Your classes are now online, your home is now also your school and you may be also juggling family and work commitments on top of everything else. So how can you make studying at home a success? Read on to discover our top tips.
Your New ‘Classroom’
- If you can, create a dedicated study space, whether it’s a whole room, a corner area or even just part of the surface of your kitchen table. Make it as comfortable and as pleasant as possible and think about the lighting; you will need to stay alert and focused. You will probably be sitting in one place for an extended period, so get as comfortable as you can.
- Set up a “library” near your study space if possible, with all your books, notes and reference materials in one spot. If you can’t create a dedicated study space, consider keeping all your study materials in a box, or create a ‘go-bag’ to keep everything together.
- If you share your home with family, friends or classmates, communicate your new study schedule, and negotiate the use of devices and spaces in advance to avoid conflict. This could be especially important in terms of internet connection if you live in a place with irregular or quite slow connectivity.
- Set up a virtual workspace. Did you know that internet browsers like Google Chrome allow you to have multiple accounts with different toolbars? Think about setting up one for home, and another one for school or work, to avoid distraction and to keep things separate. This is especially useful if you are sharing a computer with others. If you can, set up different user accounts so you can ensure your notes and essays don’t get accidentally deleted.
- For organising your workflow or juggling projects (especially tasks for group projects) online tools such as Workflowy or Trello are great, or else check out the Kanban method if you’re more of a pen and paper/Post-it notes type of person.
- To boost productivity on specific tasks (studying for a test, learning key facts) you may find it helpful to use a time management method such as the Pomodoro Technique or FlowTime. Learning one of these simple techniques can be a lifesaver if you are someone who gets easily distracted!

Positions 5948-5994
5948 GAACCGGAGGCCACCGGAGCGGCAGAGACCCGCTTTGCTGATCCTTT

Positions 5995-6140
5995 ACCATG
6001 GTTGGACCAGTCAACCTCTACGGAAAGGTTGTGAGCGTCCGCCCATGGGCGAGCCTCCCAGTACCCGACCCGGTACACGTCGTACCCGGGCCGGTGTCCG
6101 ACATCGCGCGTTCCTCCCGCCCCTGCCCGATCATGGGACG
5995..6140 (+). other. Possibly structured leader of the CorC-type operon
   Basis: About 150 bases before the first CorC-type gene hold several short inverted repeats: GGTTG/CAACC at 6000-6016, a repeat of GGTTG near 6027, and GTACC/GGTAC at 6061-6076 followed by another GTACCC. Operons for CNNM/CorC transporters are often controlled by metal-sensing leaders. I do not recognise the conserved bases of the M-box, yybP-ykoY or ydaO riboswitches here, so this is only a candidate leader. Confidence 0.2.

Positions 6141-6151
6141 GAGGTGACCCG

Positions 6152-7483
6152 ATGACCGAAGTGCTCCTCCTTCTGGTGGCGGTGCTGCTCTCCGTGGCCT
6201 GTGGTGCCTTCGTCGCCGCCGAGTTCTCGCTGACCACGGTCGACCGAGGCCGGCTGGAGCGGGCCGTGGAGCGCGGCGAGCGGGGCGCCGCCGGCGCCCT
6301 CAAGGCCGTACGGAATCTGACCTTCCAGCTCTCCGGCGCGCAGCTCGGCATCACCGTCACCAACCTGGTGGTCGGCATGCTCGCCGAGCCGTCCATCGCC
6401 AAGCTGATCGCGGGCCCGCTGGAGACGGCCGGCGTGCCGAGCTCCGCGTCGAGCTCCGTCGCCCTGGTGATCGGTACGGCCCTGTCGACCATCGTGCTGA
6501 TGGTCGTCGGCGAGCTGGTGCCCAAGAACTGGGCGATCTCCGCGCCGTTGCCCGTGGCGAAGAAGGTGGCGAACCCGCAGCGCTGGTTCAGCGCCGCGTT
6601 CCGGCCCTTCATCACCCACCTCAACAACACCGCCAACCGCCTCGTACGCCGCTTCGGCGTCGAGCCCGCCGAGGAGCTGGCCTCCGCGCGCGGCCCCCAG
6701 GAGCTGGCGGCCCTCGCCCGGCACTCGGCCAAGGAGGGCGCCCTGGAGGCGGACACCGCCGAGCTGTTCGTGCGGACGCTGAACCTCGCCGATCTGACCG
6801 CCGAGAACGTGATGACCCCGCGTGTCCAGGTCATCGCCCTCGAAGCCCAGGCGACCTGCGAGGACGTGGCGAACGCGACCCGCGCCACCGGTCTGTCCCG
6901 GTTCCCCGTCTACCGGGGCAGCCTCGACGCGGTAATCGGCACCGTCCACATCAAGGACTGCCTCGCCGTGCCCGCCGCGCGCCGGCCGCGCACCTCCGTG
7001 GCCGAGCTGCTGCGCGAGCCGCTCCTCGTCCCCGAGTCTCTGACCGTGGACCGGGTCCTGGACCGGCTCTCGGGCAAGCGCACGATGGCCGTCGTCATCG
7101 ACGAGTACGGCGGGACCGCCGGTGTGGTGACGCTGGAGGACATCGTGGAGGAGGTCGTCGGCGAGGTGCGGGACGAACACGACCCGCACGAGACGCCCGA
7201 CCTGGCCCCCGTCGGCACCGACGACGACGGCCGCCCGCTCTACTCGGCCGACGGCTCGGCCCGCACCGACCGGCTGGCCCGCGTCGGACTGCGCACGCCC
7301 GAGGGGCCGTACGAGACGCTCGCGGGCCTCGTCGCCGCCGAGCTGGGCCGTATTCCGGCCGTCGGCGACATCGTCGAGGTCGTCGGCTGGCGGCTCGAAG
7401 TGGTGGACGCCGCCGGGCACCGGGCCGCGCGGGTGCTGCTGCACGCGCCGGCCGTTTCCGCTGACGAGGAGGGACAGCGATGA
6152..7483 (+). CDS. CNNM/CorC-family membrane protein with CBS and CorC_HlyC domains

- Hopefully, you managed to find a quiet spot for your ‘desk’. If you are lucky enough to have a room to study in, keep the door shut and attach a sign to let people know you are IN CLASS. Or if you are sharing a space with others, make a sign and place it in front of your computer to remind them you are not to be disturbed.
- Do a test run before your first class. Check the internet connection, sound quality and any other equipment you need. Use headphones or earbuds to help focus (especially if you flat-share or are in an open space). You don’t want to miss the beginning of the lecture and turn up ‘late’ so log into the class early.
- You’re at school (even if you are not physically there!). Keep the social messaging to your lunchtimes and your new out-of-office hours. If most of your friends/ family are also working from home, think about supporting their time management needs by not contacting them at random times during the day.
- Your online class may be recorded, so if you are absent or think you have missed a vital point, you should be able to watch it again. But if it isn’t, or if you want to make your own recording, think about using your smartphone to record the class and then save the file on your computer.
- Pretend like you’re going to the campus! Create a mental mindset that you transition into when you are going to your new “study place” whether that’s a space at the dining table, sofa or desk in your bedroom.
Last but not least, SHARE this article with colleagues, friends and loved ones who might benefit from good advice and your support! You can also read more tips on remote working and collaboration here.